Major Shand was daughter Camilla’s ‘rock’ during turbulent periods in her life. Pictured, father and daughter leaving the Ritz Hotel in London in 1995
Camilla holds seven patronages related to literature, including the National Literacy Trust, and has presented the prestigious Booker Prize for a number of years.
Her first four choices for her Reading Room are Dame Hilary Mantel’s The Mirror And The Light, William Boyd’s Restless, Where The Crawdads Sing by Delia Owens and The Architect’s Apprentice by Elif Shafak.
Last week, Camilla hailed a ‘renaissance of reading’ during the coronavirus pandemic, once people had got over the initial shock of being ‘locked down, locked up, locked in’.
The Duchess of Cornwall also admitted last month that she is an ‘entrenched technophobe’ but said she was compelled to start her online book club by ‘moving letters’ she received during the first lockdown.
The Duchess of Cornwall (pictured) last month admitted that she is an ‘entrenched technophobe’ but said she was inspired to start her online book club by ‘moving letters’ during the first lockdown
Camila revealed her motivations for launching her new virtual ‘reading room’ which has already attracted more than 30,000 literary enthusiasts to her Instagram site @duchessofcornwallreadingroom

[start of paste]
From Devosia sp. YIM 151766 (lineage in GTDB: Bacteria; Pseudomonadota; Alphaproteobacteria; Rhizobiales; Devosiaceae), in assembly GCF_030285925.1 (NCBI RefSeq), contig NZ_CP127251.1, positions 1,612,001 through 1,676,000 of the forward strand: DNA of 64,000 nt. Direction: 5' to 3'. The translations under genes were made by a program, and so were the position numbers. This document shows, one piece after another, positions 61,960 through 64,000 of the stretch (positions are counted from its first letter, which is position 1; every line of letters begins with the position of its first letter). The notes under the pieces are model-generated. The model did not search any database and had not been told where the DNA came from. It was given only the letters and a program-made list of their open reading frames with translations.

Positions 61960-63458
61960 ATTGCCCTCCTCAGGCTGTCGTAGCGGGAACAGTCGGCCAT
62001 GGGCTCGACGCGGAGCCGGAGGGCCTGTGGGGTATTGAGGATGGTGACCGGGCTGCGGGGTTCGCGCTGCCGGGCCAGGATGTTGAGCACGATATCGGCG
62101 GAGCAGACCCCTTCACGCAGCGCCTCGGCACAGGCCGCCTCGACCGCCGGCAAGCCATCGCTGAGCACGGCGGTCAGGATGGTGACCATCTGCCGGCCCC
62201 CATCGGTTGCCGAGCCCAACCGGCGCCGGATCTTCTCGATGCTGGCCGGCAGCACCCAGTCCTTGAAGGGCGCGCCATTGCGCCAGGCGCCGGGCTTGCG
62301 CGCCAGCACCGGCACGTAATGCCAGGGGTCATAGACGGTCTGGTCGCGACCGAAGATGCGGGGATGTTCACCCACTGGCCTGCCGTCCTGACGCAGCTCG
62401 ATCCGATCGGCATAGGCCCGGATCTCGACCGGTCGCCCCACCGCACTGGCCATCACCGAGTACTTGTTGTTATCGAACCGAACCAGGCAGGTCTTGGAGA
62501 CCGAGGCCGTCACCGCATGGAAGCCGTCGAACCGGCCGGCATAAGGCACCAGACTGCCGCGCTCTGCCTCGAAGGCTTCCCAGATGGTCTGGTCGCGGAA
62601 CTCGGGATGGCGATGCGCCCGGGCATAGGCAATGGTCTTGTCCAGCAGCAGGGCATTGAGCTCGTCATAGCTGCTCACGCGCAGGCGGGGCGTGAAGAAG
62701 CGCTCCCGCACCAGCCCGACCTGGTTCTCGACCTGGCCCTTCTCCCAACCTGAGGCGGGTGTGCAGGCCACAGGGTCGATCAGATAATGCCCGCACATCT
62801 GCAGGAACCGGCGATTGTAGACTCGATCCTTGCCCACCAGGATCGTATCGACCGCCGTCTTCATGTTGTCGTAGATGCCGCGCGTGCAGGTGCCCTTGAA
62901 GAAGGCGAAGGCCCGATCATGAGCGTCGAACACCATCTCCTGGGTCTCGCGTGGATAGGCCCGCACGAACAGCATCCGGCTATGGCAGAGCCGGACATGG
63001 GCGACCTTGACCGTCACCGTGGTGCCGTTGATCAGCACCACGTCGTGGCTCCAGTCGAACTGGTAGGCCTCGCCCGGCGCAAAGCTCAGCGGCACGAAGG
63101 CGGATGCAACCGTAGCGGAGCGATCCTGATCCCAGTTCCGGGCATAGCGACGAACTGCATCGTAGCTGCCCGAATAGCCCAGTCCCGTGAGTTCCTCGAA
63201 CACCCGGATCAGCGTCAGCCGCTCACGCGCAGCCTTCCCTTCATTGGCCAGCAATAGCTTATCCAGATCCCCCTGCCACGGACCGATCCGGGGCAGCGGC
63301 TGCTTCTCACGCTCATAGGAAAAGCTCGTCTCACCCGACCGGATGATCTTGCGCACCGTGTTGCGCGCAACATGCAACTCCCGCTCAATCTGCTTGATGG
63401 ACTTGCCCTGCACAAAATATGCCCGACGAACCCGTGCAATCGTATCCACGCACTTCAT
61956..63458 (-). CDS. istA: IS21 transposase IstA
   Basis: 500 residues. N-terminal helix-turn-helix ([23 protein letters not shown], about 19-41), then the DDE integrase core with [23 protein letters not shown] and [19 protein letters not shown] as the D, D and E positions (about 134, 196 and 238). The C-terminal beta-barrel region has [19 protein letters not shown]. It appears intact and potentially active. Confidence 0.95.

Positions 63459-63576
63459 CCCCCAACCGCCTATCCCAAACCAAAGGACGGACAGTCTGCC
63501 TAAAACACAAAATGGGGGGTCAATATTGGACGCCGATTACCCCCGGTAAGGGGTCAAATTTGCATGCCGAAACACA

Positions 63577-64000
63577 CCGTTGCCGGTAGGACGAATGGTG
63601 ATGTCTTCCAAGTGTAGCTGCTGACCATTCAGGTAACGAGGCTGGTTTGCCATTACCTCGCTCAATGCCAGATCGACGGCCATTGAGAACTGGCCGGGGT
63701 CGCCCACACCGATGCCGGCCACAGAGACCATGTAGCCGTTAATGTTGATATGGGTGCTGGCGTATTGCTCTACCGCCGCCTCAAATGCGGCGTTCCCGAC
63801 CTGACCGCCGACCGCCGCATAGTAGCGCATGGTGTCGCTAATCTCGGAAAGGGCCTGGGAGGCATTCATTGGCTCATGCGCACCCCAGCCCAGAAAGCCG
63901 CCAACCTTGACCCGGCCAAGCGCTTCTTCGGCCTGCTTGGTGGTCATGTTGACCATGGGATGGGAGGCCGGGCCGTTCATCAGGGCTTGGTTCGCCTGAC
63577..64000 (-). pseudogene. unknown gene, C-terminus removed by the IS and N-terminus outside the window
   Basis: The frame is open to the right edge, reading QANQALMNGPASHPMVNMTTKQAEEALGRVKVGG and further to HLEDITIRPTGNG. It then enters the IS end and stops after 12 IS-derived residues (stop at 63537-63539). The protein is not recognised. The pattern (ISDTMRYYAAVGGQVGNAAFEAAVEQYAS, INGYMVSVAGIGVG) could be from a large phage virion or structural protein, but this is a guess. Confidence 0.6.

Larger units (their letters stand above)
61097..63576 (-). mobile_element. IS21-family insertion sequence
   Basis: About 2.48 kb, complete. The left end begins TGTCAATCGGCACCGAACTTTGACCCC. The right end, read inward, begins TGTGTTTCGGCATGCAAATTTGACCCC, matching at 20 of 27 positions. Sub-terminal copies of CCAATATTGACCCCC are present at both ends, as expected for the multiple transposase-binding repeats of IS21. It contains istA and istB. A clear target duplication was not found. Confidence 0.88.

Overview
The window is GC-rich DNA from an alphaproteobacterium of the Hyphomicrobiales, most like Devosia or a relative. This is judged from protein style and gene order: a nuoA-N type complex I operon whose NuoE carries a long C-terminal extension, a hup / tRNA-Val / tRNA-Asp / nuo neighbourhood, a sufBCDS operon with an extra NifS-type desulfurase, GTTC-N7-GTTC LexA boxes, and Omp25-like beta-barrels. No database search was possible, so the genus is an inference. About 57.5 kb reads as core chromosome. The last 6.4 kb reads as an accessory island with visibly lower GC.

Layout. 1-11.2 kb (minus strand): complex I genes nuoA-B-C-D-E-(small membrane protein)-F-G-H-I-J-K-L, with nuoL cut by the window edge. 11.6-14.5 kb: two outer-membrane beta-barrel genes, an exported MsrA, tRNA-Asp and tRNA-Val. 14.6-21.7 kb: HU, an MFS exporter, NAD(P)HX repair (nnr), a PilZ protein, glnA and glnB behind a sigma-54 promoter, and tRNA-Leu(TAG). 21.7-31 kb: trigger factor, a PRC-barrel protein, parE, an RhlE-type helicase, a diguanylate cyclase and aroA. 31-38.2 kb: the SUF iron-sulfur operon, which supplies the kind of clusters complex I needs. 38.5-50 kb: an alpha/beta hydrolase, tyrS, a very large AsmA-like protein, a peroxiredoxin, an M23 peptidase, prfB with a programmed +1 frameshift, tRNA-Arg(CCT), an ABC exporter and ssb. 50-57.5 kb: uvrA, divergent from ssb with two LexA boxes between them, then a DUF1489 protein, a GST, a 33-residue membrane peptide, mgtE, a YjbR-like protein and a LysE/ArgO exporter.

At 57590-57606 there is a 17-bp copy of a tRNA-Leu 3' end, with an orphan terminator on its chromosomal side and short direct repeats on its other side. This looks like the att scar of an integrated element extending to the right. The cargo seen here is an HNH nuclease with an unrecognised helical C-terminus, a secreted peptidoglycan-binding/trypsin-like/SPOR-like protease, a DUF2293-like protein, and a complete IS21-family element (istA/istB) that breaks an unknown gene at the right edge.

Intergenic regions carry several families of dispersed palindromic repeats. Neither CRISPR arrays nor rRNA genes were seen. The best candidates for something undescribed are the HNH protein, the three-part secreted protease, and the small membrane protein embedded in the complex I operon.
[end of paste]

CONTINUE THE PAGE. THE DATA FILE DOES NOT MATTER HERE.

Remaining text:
The royal said that she felt part of a ‘universal community of reading souls’.
Writing in The Times, she added: ‘Notwithstanding my advanced age and entrenched technophobia, I thought the best place for us to meet one another might be online.’
Camilla said that at the start of the first national lockdown she compiled a list of her own favourite ‘desert island books’ which, much to her delight, opened up discussion of other literary classics with readers around the world.
She continued: ‘The most moving letters were those from people who described how books had been their lifeline.
Camilla revealed the first four personal picks for her new initiative which are The Mirror and The Light by Hilary Mantel; Where The Crawdads Sing by Delia Owens; Restless by William Boyd; and Elif Shafak’s The Architect’s Apprentice (pictured)